• TalkNow provides free 24/7 on-demand access to a mental health professional. It offers support for stress and anxiety, suicidal thoughts, feeling down, worry, relationship concerns, social isolation, hopelessness and more.
  • Health coaching. VCU students and employees can access no-cost, virtual appointments with health coaches to help start or maintain optimal sleep, nutrition, exercise, weight and stress management for holistic well-being.
  • Digital self-care content. Designed to support a sense of calm and de-stress when students need to unwind in a healthy way, the digital self-care content includes yoga and meditation sessions, as well as group conversations with our providers on topics such as healthy relationships, grief and loss.
  • Peer Community. Peer Community is a judgment-free space that empowers students to seek support in a vulnerable and authentic way while helping each other navigate similar challenges and common concerns together.

Since TimelyCare launched at VCU six months ago, roughly 1,200 VCU students and 200 employees have registered. Feedback so far has been encouraging, said Jihad Aziz, Ph.D., director of University Counseling Services.

“What we’ve heard from students so far is positive,” he said. “Some students are interested [in TimelyCare] because they offer evening and weekend hours that work best for their schedules ... Students have found it easy to use and an easy way to be able to access therapy.”

Emphasizing accessibility

Forty-four percent of VCU student visits through TimelyCare happen after-hours and on weekends, underscoring the need for 24/7 access to care, according to TimelyCare.

Plus, Aziz said, the virtual care service has helped complement University Counseling Services’ work to provide on-campus, in-person care to students.

VCU is working to increase the ease of accessibility of TimelyCare, Aziz said, and is encouraging the VCU community to sign up.

“I want our students to know that there is support out there for them, it’s free and they have access to 12 sessions of mental health support,” Aziz said. “I want to encourage people to use it.”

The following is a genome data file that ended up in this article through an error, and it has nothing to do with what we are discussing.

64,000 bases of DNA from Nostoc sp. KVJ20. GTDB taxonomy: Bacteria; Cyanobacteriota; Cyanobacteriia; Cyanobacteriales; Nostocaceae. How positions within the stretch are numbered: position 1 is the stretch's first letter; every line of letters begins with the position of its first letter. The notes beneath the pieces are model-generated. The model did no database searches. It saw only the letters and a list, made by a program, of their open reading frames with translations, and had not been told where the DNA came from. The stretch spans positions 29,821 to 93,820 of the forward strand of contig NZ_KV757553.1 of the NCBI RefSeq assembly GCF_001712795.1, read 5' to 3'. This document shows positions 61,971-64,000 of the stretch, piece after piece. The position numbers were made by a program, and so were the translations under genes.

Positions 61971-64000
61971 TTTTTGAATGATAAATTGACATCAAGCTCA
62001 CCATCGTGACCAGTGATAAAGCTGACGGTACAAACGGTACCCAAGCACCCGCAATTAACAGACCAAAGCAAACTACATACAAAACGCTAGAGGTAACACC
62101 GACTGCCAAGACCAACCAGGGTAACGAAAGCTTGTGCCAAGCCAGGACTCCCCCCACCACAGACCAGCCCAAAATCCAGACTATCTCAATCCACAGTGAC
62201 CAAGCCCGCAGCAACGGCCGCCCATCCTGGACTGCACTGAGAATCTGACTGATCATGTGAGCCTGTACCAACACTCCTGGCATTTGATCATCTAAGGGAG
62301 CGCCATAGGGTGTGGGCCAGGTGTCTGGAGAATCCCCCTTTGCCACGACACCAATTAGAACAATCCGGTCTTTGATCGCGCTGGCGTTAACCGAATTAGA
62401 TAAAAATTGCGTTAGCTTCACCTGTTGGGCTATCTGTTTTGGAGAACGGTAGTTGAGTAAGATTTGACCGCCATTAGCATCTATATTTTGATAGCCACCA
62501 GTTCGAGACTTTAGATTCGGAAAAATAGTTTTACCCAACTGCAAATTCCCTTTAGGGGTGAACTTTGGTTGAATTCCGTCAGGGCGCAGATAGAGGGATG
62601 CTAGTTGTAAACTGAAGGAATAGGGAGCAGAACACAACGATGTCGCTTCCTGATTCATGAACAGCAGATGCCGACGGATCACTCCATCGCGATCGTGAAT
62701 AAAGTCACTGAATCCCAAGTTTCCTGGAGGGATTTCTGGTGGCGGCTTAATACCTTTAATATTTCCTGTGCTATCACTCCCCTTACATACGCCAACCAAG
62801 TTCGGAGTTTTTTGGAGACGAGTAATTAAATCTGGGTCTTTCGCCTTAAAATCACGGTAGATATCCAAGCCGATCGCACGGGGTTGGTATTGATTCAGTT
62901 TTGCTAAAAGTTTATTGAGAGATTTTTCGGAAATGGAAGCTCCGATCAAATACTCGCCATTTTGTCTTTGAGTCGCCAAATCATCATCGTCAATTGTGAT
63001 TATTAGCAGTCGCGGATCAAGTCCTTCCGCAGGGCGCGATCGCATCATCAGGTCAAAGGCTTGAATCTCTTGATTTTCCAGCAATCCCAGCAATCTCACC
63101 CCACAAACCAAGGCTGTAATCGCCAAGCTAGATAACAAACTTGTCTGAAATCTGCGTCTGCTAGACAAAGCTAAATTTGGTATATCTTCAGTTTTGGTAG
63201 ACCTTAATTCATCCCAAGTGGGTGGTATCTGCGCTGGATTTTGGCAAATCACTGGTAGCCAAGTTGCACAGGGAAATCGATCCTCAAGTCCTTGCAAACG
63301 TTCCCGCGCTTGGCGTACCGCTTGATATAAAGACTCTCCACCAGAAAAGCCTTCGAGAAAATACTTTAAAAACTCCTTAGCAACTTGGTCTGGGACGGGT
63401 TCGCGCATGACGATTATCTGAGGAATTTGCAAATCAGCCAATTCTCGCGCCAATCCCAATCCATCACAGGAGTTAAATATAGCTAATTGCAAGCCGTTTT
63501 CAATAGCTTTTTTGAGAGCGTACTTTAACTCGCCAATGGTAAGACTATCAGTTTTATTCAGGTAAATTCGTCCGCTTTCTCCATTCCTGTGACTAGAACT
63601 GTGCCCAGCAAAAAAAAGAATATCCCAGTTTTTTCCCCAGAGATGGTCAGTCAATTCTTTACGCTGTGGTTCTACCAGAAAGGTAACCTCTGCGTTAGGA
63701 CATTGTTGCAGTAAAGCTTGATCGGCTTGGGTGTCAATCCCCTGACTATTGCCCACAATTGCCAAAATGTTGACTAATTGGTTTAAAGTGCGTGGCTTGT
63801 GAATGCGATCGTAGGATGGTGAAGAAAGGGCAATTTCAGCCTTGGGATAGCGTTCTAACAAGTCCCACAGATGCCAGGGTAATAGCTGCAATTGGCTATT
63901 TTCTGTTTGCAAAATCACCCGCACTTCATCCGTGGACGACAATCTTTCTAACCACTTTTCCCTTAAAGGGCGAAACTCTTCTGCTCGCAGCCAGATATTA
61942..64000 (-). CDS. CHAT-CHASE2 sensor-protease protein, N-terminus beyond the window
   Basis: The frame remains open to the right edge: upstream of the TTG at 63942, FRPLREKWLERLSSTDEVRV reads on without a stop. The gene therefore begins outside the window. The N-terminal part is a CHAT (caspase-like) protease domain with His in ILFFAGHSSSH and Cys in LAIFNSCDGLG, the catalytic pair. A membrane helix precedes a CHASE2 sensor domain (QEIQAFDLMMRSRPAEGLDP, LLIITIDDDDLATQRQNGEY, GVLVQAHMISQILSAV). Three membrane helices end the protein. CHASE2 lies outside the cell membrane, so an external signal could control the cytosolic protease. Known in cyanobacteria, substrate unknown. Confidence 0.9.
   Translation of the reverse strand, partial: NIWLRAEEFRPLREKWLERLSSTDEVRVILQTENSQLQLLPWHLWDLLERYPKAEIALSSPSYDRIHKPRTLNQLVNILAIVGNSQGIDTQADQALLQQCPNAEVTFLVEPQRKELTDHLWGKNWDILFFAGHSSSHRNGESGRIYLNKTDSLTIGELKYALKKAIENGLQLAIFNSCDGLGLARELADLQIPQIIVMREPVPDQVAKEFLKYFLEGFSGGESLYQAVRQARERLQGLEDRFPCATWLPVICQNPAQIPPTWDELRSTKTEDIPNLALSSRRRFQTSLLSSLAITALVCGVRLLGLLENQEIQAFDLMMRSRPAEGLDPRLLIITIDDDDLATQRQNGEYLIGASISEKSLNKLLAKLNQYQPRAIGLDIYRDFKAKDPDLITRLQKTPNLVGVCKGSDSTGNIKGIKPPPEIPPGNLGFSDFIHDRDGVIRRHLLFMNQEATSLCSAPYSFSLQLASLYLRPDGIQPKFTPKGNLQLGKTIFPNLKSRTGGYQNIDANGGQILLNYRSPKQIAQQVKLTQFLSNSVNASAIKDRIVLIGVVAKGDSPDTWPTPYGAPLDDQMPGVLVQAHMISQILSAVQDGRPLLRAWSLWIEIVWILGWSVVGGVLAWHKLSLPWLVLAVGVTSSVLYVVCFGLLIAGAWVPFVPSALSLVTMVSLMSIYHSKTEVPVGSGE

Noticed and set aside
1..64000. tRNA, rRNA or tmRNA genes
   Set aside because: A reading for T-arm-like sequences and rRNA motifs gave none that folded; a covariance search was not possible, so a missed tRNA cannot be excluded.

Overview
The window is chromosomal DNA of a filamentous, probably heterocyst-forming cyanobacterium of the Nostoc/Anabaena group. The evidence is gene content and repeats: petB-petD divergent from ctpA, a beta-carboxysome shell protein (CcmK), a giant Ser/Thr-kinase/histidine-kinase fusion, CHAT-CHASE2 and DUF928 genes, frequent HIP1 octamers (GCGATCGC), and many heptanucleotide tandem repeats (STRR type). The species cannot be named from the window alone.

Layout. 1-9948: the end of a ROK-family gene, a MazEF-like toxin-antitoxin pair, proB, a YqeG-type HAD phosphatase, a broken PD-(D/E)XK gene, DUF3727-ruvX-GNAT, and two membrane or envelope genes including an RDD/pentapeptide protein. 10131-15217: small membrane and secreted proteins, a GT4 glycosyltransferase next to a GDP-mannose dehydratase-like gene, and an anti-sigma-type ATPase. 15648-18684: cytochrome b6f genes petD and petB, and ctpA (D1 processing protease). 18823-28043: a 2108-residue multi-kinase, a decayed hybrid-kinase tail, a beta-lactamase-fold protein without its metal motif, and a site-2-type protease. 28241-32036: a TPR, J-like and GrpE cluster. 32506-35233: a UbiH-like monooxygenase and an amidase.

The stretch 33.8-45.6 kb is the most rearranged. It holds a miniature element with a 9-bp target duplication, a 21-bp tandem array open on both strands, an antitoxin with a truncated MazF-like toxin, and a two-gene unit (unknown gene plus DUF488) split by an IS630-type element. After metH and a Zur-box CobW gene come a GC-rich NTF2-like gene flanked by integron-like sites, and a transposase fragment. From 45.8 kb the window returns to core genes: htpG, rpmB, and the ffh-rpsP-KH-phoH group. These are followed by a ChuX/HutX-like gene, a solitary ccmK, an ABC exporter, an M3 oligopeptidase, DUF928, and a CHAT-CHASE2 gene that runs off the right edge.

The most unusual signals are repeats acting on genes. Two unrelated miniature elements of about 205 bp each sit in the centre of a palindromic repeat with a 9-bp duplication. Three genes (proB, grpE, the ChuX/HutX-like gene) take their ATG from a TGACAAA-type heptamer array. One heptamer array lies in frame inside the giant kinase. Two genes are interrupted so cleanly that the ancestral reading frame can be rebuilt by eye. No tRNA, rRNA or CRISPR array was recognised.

TimelyCare was also made available to all VCU employees in the fall, providing them with free access to mental and emotional health resources anytime, anywhere.

TimelyCare was among several new resources to support health and well-being launched at VCU this academic year.

Another new service for VCU students, called You@VCU, is a platform that helps find tips and tools for everything from mental and physical health to friendships and finding balance.

VCU also launched a service called Kognito, which is an online conversation simulation tool that helps faculty and staff recognize signs that students may be in distress and provides guidance for talking with students and connecting them with appropriate campus support.

“We’re hoping to encourage more utilization of Kognito,” Aziz said. “It helps faculty and staff think thoughtfully about how they can best support students who might be in emotional distress.”

VCU’s new and existing health and well-being resources can be found at RamStrong, which provides information for students and employees about resources from the eight dimensions of well-being: physical, emotional, financial, occupational, intellectual, environmental, social